Lives lost from Ebola to date are tiny, even in West Africa, compared to HIV, TB, and malaria. Ebola still not (yet) the biggest public health problem in West Africa.
Yes, the epidemic will spread to more countries.
Ebola will not become the biggest public health problem in West Africa unless deaths reach the high seven figures--which they may: it is highly likely that deaths in the six figures are now baked in the cake.
Unless the virus changes dramatically, we are almost surely safe. If you want to worry, worry that influenza or something already airborne will become more deadly, not that Ebola will become airborne.
Those at risk from the Ebola virus are overwhelmingly (a) those who love them and (b) those medical professionals who treat them--you get it from direct fluid contact with symptomatic patients. Thus risks here in the United States are very low. It is scary, but unlikely to be a serious problem here.
Why, then, are risks high in West Africa? The major problem with control is that there is no functioning health system in most of sub-Saharan Africa. Not only are resources poor, but they are uncoordinated. What we really need is a helicopter drop of trained people.
The health system was especially poor in Liberia. You have issues like no supply of gloves to hospitals. Few doctors even to begin. Had the epidemic started in Ethiopia or even Uganda, the probability of it getting out-of-control epidemic would have been much less--Uganda, for example, has excellent hospitals, good supply, competent public health, and even a decent medical school. Just how bad Liberia’s system was should not be underestimated.
Secondary problems in West Africa are that: (1) Ebola can be difficult to diagnose; (2) Ebola is easily transmitted in cultures where people are expected to die at home in non-sterile and non-antiseptic environments; and (3) Ebola is easily transmitted in cultures where people--still infectious--are prepared for burial at home.
The economic cost of Ebola to the countries most affected is and will be immense, in addition to the loss of life.
In general, we are not well-equipped for some types of global pandemics. The advance from years of nothing on AIDS to stopping SARS in its tracks was immense. But it relies on functional organizations--and we did and do not have any such in the affected West African areas.
Nevertheless, it is surprising how unprepared the WHO and international community was for for this kind of emergency. The WHO is a UN organization, and it is a mistake to expect much bureaucratic competence of UN organizations. Nevertheless, the international response should have been swifter and more effective.
The Ebola crisis is eating up resources in West Africa that are desperately needed in other areas of health and society. It's not so much money as people--doctors pulled in from caring for pregnant women to manage Ebola patients, NGOs working on violence reduction in Sierra Leone now counting the dead. Really sad. We are likely to lose most of the health-care professionals in the most severely affected sub-Saharan African countries.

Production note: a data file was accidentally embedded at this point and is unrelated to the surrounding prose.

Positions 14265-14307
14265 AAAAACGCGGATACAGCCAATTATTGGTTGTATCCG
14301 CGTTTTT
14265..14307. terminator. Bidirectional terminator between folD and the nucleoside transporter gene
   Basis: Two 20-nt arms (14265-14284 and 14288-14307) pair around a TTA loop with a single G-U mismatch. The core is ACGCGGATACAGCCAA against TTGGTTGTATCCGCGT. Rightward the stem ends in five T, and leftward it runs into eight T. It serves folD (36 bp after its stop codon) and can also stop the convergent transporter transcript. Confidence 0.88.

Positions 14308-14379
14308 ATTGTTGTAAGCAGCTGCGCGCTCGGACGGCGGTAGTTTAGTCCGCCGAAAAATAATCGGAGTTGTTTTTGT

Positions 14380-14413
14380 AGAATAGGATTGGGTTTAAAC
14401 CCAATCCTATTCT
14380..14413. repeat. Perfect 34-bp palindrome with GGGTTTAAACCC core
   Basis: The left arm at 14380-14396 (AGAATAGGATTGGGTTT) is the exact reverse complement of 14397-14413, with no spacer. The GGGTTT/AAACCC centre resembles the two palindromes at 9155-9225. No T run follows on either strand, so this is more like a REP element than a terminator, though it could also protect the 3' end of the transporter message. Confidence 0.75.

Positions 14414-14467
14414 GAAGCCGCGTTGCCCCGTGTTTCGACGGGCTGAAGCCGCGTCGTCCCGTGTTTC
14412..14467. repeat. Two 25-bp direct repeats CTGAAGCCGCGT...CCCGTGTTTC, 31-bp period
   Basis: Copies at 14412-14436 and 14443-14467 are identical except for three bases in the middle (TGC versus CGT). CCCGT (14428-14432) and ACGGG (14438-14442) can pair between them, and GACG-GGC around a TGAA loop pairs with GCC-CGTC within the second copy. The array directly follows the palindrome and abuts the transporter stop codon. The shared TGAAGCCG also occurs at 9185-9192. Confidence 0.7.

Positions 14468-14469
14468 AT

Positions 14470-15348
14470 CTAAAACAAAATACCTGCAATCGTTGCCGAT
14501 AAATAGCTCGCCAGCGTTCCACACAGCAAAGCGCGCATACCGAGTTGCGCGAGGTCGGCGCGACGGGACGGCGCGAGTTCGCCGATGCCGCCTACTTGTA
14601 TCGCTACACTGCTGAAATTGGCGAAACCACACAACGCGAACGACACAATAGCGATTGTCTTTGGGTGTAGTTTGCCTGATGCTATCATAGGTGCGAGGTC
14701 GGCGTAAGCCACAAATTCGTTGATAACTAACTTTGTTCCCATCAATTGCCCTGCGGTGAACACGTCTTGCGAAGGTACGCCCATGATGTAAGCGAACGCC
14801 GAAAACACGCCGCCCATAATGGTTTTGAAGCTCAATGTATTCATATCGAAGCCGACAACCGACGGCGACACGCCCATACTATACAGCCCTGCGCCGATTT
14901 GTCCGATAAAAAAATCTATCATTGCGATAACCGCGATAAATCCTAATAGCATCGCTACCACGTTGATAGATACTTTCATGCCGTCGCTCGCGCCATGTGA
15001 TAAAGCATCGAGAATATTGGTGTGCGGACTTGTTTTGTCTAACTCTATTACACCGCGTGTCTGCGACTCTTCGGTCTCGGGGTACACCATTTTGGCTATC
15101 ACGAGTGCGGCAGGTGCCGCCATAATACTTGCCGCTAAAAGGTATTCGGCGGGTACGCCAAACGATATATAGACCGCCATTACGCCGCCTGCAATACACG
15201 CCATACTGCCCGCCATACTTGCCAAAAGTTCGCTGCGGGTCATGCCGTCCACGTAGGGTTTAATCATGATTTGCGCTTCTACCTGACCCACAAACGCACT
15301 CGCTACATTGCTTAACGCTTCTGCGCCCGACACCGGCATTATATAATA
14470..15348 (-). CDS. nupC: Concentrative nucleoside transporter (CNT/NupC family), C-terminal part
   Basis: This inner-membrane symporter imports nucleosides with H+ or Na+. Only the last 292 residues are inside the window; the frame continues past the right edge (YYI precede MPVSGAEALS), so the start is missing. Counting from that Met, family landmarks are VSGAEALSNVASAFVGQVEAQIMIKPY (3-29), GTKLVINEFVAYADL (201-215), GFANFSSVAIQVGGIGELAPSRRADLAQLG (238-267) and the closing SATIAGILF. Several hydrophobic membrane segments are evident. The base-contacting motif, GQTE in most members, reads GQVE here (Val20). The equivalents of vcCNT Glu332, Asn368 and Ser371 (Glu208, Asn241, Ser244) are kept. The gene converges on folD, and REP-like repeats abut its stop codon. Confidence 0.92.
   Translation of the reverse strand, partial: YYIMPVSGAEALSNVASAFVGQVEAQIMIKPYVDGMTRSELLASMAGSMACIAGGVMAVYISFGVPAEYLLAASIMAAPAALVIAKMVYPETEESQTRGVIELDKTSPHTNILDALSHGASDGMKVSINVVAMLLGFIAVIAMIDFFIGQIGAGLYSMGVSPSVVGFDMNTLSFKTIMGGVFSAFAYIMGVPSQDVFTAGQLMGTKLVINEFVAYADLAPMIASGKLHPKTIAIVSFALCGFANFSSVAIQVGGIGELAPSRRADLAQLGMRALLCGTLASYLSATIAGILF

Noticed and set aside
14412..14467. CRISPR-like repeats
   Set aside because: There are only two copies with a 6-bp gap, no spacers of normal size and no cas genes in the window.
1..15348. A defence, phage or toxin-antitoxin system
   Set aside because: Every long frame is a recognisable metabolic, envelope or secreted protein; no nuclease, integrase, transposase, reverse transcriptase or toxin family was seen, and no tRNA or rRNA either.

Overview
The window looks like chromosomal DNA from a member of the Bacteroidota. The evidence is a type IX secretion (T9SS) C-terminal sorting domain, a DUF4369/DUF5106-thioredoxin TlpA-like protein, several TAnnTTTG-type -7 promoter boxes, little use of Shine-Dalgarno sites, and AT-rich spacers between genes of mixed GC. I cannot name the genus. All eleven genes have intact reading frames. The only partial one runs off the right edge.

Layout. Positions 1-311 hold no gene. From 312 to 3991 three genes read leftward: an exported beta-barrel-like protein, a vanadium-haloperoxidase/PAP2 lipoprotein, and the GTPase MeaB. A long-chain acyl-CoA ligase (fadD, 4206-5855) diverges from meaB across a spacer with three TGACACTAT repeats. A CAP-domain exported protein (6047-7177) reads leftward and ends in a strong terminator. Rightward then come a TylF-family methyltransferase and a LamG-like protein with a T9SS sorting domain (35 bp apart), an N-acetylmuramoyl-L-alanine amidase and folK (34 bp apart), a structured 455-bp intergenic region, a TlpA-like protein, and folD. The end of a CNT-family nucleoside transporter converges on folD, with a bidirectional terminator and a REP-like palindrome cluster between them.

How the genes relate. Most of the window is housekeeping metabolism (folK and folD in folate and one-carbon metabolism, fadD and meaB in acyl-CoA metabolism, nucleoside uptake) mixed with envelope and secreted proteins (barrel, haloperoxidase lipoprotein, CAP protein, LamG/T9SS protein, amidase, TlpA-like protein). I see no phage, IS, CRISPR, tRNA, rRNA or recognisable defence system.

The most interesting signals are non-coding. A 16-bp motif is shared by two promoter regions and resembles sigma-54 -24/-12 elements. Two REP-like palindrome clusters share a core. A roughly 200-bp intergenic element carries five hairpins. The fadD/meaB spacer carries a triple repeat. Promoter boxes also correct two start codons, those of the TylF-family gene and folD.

The importance of investing in strong public health infrastructure--which is both massively underfunded and very cost-effective compared with acute care.
Courtesy of Chris Blattman, David Cutler, Ann Marie Marciarille, and others...
Robots, Wages, and Peter Thiel Talking Points
Very smart but differently-thinking Peter Thiel is a techno-optimist--he sees the extraordinary increases in human productivity that robots and computers make possible, and seems that is driving an enormous increase in typical wages in the future.
I think he has fallen into the diamonds and water paradox--the average human will be highly productive in the robot world of the future but that does not mean that the typical human will be well-paid; just as the average gallon of water we consume is valuable, but the price of water is (usually) low.
We should not talk about whether computerization and robotization raises or lowers demand for human labor in general.
We should talk about how it raises and lowers demand for six different things:
- Using our backs--the coming of the steam engine greatly reduced demand for this, and computerization and robotization will eliminate it.
- Using our fingers to manipulate things--mass production greatly reduced relative demand for this, and computerization and robotization will further reduce it.
- Using our brains as routine cybernetic control loops--the steam engine and mass production greatly increased this, but computerization and robotization will greatly reduce it.
- Using our mouths to inform--computerization and robotization will transform this from one-to-one to one-to-many, and so into an amplifier of global inequality: much more value to far fewer people.
- Using our smiles--personal services and human interaction and motivation will remain human.
- Using our minds--to have have genuinely original and useful thoughts.
We are going to have to:
- Own the computers and the robots.
- Have genuinely original and useful thoughts.
- Figure out personal service-like things we can do that the people who do own the robots and thus have money to spend will be I willing to pay for--things that make them directly happy.